New surcharge catches flood insurance policy holders off guard

New surcharge catches flood insurance policy holders off guard

NEW ORLEANS, LA (WVUE) - From bayou communities to those inland, flood insurance rates have increased for a lot of local property owners, and there is a new fee for all those insured against flood-related damage.

The higher rates took effect in April.

"Homeowners are seeing about a 10 percent increase, it could be as high as 18 percent," said Ricky LeBoeuf with Leithman-LeBoeuf Insurance, Inc. in Gretna.

Resident and businessman Robert Wolfe said the policy for his home increased slightly, but it was what happened to the rates for his rental properties that really stood out.

"On some of my other personal investment property, the residences, we did have an increase that was substantial," Wolfe said.

And now on top of the higher premiums, there is also a new surcharge related to flood insurance that took effect in early spring.

"A lot of people are shocked about the surcharge if they overlook it in the mail," LeBoeuf said.

LeBoeuf has been in the insurance business for decades. He has heard from people who are confused about the notices from FEMA regarding the new surcharge and what they will be assessed as part of their flood insurance.

The surcharge is $25 for policies for primary residences and $250 for policies on non-primary residential properties, like rental properties, as well as businesses.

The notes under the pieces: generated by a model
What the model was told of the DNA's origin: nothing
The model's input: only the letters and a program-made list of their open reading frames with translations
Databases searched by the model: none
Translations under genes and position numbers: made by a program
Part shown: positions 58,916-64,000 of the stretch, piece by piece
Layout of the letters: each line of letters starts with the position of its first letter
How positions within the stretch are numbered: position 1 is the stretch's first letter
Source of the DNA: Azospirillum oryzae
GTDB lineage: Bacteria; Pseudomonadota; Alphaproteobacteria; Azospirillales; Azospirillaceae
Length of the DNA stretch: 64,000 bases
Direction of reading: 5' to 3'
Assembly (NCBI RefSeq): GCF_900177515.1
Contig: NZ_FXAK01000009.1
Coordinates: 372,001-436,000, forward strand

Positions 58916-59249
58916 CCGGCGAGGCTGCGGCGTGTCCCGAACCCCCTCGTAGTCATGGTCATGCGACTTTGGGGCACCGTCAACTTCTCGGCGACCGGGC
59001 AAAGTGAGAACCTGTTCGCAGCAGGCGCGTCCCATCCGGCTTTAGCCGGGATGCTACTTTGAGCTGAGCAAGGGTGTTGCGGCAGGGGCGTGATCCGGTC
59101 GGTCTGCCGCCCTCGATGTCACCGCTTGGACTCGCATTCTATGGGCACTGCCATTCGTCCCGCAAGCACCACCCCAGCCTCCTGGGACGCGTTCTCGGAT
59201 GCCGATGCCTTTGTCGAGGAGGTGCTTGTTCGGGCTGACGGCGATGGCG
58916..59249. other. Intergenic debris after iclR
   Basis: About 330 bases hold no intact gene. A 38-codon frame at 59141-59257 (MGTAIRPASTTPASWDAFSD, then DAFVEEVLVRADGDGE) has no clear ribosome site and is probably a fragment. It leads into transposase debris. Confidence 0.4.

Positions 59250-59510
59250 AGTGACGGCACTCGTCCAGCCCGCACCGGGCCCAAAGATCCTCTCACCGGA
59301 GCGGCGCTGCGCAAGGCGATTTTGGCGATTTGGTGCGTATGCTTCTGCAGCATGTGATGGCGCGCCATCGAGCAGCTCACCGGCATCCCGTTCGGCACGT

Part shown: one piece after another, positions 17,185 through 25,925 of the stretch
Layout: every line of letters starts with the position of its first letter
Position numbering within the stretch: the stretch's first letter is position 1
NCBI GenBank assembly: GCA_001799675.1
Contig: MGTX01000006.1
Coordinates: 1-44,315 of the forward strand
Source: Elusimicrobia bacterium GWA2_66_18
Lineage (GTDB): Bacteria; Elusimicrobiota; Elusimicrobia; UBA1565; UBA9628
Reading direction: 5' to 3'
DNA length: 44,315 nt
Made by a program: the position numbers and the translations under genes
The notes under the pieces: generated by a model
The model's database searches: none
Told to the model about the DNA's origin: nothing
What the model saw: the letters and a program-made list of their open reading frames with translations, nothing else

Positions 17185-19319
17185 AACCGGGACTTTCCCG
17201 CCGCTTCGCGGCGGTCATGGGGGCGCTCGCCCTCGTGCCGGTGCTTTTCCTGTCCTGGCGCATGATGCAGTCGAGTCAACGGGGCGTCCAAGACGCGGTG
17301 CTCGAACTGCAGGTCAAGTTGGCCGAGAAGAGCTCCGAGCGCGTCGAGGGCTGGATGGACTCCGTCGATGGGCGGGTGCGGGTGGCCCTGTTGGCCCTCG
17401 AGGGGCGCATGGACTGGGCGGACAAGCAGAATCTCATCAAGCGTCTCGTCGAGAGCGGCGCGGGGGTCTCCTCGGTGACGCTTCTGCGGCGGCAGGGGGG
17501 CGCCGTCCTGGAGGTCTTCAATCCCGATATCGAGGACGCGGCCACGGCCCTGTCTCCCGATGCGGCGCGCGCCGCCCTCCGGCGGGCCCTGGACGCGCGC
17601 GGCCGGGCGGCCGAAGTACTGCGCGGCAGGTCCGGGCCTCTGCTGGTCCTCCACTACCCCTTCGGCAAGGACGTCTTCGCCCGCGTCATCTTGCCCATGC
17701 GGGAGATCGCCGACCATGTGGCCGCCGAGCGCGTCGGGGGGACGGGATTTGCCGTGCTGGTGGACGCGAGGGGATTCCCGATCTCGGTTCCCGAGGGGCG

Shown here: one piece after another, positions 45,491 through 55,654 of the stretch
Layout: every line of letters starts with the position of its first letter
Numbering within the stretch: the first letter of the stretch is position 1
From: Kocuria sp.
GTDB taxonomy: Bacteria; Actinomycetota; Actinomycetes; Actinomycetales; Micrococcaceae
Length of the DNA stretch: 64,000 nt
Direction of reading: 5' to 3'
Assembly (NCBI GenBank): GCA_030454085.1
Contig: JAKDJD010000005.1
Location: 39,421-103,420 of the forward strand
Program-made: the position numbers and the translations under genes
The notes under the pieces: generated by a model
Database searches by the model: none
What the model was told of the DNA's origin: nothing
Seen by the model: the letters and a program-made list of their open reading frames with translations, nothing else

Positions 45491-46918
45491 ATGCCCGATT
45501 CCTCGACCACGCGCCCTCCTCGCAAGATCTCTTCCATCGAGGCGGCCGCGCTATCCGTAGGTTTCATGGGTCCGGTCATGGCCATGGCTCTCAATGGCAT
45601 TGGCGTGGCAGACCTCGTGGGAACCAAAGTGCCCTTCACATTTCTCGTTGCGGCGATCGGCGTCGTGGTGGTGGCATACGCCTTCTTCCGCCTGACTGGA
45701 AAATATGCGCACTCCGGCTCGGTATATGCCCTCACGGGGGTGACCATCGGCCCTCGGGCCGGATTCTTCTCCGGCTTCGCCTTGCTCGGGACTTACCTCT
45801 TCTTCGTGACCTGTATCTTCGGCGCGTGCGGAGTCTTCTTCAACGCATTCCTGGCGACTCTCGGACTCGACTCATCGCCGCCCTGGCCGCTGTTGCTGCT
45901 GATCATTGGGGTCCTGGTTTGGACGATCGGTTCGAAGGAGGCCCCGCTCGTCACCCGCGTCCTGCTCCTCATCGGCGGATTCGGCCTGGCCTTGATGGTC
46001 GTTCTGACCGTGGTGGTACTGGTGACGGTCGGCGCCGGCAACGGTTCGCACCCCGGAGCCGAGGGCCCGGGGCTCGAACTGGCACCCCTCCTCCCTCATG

"They just need to make sure they return the proof of primary residence to the insurance company, so that they get the $25 fee instead of the $250 fee," LeBoeuf said.

The letters state that policy holders must verify whether they live in the residence that is insured for most of the year and they have 30 days to submit the verification, along with proof of their address, including a driver's license, to FEMA. Not doing so comes with financial consequences for home owners.

"Once they issue your renewal policy they will issue it with the $250 fee, but you can go back and have them retroactively go back to the $25 fee as long as you can provide the proof in a reasonable time," LeBoeuf said.

"In some cases, that's a pretty substantial percentage increase in your insurance premium," Wolfe said.

Wolfe is also in the construction business and he knows the high premiums in flood-prone areas are driving many people to embrace the idea of raising their homes.

"We're still getting calls. I just had a home owner leave from here that had a home in Marrero that was talking to us about raising their home," he said.

The federal government said the changes in rates and the new surcharge for all flood insurance policy holders are needed to help the financially strapped National Flood Insurance Program.

LeBoeuf said there is more information on the issue at

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